You know that feeling when you sit down for too long and your legs begin to become numb. You sit there in the middle of that tingling sensation anticipating the end of this uncomfortability, all the while knowing that you have to begin to move your feet and stand up if you ever want this unnerving sensation to dissipate. You tell yourself, one foot after another. Just begin to walk and eventually it will go away.
This is the head space I am in two weeks before I land in Africa. The irony is that it’s not due to my upcoming move to Rwanda or the nerves one would expect from moving to Africa, a continent I have yet to travel to. This feeling of suspension is contrarily due to a recent heartbreak that I did not expect to come.
Today, I got lunch with Dr. Thandi Dinani, a wonderful friend and mentor at Belmont, who also chairs the Lumos Committee. She encouraged me to be honest about where I am at personally in my blog and to avoid underplaying how I currently feel. So in all honesty I am in a phase of transition and pain.
When I received the Lumos Award I would never have seen this coming, and would have been shocked and a little disappointed by the position I am in now. But as life would have it, this summer did not roll out the way I thought it would. While this summer I was able to give myself space to breath after senior year, I also had a lot of unknown variables thrown at me that I did not see coming. So now as I step into this new chapter, I am in the midst of processing recent occurrences and the pain that I feel. But in the midst of this, I am beginning to understand why God decided to change my plans and rip the rug right out from underneath me. When I applied for the Lumos Award I had an agenda, and while sure I still have objectives and hopes for my experience, I am leaving this country raw and exposed ready to completely devote myself to fully experiencing the culture of Rwanda.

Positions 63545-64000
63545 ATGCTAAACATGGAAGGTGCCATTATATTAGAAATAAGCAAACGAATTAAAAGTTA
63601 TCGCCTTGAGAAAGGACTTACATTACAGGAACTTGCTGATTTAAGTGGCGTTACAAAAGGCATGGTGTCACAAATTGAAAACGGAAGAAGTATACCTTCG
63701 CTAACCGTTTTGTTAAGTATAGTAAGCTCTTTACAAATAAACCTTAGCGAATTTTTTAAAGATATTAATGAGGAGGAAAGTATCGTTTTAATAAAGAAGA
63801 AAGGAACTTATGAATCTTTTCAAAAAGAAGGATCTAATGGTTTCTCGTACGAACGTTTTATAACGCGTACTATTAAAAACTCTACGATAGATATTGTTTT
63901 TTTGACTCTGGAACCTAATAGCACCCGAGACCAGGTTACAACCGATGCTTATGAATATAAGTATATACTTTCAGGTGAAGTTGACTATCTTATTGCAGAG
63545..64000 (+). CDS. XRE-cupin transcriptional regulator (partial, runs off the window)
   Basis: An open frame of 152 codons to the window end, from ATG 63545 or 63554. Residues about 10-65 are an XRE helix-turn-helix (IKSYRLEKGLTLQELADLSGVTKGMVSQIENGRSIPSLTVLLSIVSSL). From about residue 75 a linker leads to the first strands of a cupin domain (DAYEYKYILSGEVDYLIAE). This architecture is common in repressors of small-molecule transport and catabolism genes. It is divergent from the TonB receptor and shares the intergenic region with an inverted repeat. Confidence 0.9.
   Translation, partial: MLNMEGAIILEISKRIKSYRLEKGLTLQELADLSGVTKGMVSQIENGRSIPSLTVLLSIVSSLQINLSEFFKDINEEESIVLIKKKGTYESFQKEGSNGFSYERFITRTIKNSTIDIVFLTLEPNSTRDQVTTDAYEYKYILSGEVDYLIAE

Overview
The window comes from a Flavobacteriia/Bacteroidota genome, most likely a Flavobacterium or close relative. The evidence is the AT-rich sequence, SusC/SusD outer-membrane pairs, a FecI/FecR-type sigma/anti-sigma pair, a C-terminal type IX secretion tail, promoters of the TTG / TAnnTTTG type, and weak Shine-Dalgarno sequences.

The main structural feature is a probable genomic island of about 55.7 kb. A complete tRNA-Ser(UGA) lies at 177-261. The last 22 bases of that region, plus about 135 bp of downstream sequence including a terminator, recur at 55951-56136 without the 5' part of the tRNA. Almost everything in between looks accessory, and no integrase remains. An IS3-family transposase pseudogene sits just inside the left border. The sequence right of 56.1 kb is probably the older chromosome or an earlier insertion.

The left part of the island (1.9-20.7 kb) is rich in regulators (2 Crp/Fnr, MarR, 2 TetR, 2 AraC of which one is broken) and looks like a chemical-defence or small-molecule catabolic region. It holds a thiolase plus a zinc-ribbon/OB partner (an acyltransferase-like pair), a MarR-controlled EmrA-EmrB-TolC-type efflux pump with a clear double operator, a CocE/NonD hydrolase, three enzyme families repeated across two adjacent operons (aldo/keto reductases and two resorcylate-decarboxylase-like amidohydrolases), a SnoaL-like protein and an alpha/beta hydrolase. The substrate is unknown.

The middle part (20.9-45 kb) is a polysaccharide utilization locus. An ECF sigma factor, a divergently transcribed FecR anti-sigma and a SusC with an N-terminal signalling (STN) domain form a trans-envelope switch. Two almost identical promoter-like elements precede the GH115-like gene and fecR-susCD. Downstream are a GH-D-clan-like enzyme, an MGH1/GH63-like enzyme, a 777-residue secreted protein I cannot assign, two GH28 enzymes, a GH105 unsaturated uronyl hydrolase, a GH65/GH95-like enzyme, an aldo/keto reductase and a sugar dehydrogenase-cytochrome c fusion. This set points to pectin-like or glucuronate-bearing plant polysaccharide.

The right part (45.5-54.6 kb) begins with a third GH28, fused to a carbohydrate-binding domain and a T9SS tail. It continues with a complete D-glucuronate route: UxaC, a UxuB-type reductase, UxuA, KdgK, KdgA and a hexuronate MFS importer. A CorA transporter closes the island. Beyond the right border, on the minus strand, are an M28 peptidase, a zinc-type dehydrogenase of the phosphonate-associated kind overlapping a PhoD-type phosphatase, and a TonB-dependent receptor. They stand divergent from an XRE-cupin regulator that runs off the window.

I have prepared for Africa in the sense that my bags are packed, I have taken all the necessary vaccinations and pills, I attended a workshop on trauma healing sponsored by the East African Leadership, and I have made contacts with non-profits in Rwanda as well as with Rwandans in the United States. I have done these tangible and critical things to prepare myself for this journey, but mentally I am in the middle of processing, ready for what comes next but a tad overwhelmed by everything being thrown at me all at once.
What are my expectations? I expect Rwanda to be a wildly vivacious place full of loving people who live life in color, in every sense of the word. In fact, my suitcase has almost every color of the rainbow in it, because that is the land I am going to. Full of passion and joy and pain and disparity and hope and faith. Full of purples and reds and blues and grays and pinks and yellows. I may be stepping into this raw and exposed but I am open-minded and ready for this adventure. I am proud of myself for being able to settle in my pain but also to acknowledge the growth and faith that is to come out of these uncomfortable circumstances.
All of this being said, each day that I come closer to leaving I feel even more of a spark of passion, excitement, healthy nerves and readiness. Rwanda has been a place of academic fascination for me for awhile, but now it is soon to become a place I call home. And I am beyond grateful that I get to call this place of a thousand hills home for the next four months.
On The Pulse of Morning, by Maya Angelou
The horizon leans forward,
Offering you space to place new steps of change.
Here, on the pulse of this fine day,
You may have the courage
To look up and out upon me, the
Rock, the River, the Tree, your country.
No less to Midas than the mendicant.
No less to you now than the mastodon then.
Here on the pulse of this new day
You may have the grace to look up, and out
And into your sister’s eyes, into
Your brother’s face, your country,
And say simply, very simply, with hope,